“I believe in God, only I spell it Nature.” — Frank Lloyd Wright
In Healing Your Grieving Heart After Stillbirth, authors Alan D. Wolfelt, Ph.D. and Raelynn Maloney, Ph.D. recommend a healing technique of writing a letter to your Higher Power. They relate the idea in psychology that writing and journaling help us understand our thoughts and emotions better when we put them down on paper, often in doing so we gain a different perspective about our emotions and thoughts.
So, I decided to do this exercise myself and here is what I came up with:
God, Higher Power, Universe?,First off, I want to say this letter is difficult for me to write for two reasons: #1. because frankly, I don’t know if I believe in you. You being a “higher power.” #2. I’m really angry that you stole my child (if you do exist). This is all very confusing. Let’s start with number one.You see I fall under the philosophy that all the names for you are misleading, for show me a human who has met you and lived to tell about it. See, right there you set humans up with a conundrum. Is that fair? Fair, huh. You don’t play that way. You see, if you are real (and with me that is a very big IF) then I have a huge bone to pick with you going back to my #2, being that you stole my daughter.Yup, I said it. If you are “real” and omnipotent and all powerful what did I do for you to decide to take my daughter? I mean really? What did I do? Is it that I questioned you? That’s not fair! It was a cruel joke you played. Giving me hope of motherhood and then so quickly taking it away.I know people say things like “God has a plan.” and “He needed another angel in heaven.” and “Everything has a reason.” But frankly Higher Power, that’s bullshit in my mind! If you have a plan, then the least you could do is fill me in on it! Right?You know if you questioned my faith when I was pregnant, didn’t you hear my atheist prayers. Yes even when I was as an atheist I prayed. I bargained even! I would stand in the shower every morning underneath the warm stream of water, caressing my large pregnant belly as I would barter my life for hers. Saying, no praying, “Please just let her be healthy. Please keep her safe. Please if you have to, take my life for hers.”So GOD, were those not good enough prayers?I know dear Universe, I know that you are not punishing me do to my lack of faith. As I have seen you test many devoted faith based friends of mine with the same challenge put before me. But I still ask, God, if you know the pain of losing your only child, then why inflict it on others? I did not birth my child into this world with the plan of having her “save anyone”. She will never have the opportunity to do so because you took her away.You know Universe… I’m not even sure if you took her away. I don’t know if I believe in you but...I also don’t think that I shouldn't be so selfish to believe you would be out to get me.I just don’t know. I guess I’m okay with not knowing.I do have to tell you. I’m not all angry. I still have moments of joy. I still see beauty. You know what; sometimes I am washed in unconditional love for no reason or the kindness of others makes me feel more connected, more loved. And like I have said before, that is where I find you.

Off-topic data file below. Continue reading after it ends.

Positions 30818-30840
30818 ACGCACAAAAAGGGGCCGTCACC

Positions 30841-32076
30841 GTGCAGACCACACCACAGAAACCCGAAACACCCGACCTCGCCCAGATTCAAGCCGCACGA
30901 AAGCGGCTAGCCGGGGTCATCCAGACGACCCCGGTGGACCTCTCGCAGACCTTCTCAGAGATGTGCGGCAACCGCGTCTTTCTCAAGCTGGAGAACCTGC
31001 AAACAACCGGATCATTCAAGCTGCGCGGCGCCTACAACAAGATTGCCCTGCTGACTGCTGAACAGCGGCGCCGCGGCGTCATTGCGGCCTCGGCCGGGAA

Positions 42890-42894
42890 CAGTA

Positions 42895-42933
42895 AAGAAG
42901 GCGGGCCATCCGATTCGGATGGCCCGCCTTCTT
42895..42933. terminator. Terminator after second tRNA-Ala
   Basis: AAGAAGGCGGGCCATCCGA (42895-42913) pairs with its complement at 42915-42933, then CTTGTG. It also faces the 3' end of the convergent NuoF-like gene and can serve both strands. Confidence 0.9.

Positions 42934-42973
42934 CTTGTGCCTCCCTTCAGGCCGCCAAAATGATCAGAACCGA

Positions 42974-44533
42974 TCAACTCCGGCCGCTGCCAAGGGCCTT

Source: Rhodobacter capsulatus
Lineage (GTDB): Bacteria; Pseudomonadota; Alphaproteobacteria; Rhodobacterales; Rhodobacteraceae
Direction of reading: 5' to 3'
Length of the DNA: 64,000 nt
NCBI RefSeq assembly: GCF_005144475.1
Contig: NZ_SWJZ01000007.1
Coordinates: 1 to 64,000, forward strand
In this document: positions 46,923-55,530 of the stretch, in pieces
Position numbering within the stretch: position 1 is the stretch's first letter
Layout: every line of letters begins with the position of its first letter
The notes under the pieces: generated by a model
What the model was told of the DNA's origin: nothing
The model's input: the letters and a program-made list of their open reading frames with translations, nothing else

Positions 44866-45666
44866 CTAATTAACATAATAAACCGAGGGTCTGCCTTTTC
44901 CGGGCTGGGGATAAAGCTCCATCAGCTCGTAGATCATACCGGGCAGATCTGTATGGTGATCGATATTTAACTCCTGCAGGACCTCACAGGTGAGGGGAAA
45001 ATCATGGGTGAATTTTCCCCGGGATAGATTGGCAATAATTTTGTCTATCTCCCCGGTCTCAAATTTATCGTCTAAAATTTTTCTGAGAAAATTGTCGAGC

Whoever you are?
That is where I find my version of God; through the love and light in others. There’s so much beauty in that. There is so much awe in the Universe that I don’t think I would ever be able to understand it all.That’s it for now. Maybe we will speak again sometime soon?Love & Forever Questioning,Your Child of the UniverseP.S. This is how I like to imagine my image of you . I am made of “starstuff” and so is my sweet Nora.
“The nitrogen in our DNA, the calcium in our teeth, the iron in our blood, the carbon in our apple pies were made in the interiors of collapsing stars. We are made of starstuff.”
~ Carl Sagan
This was a very confusing, emotional, and somewhat bi-polar letter to a higher power. In the end I'm not sure if I found it helpful to write. But it did help me explore my complex emotions of my grief and get out of my head the life questioning themes I have been having as of late, including my helplessness, my sense of insecurity, and betrayal.
Writing a letter to a God I question at least allowed me to get my thoughts down on paper and out of my head. Of course, until they arise again.
This exercise of letter writing to your higher power could be very beneficial to those like me questioning their faith, or for those who before their loss had faith and now struggle to find it again. Some suggested questions to consider are:
- Tell your higher power how you feel about what happened to you after the death of your child.
- Write to your higher power about the questions you have now and the feelings about those questions.
- You could also ask your higher power for guidance and help in your grief process.
- You could explore in writing your relationship you now have with your higher power.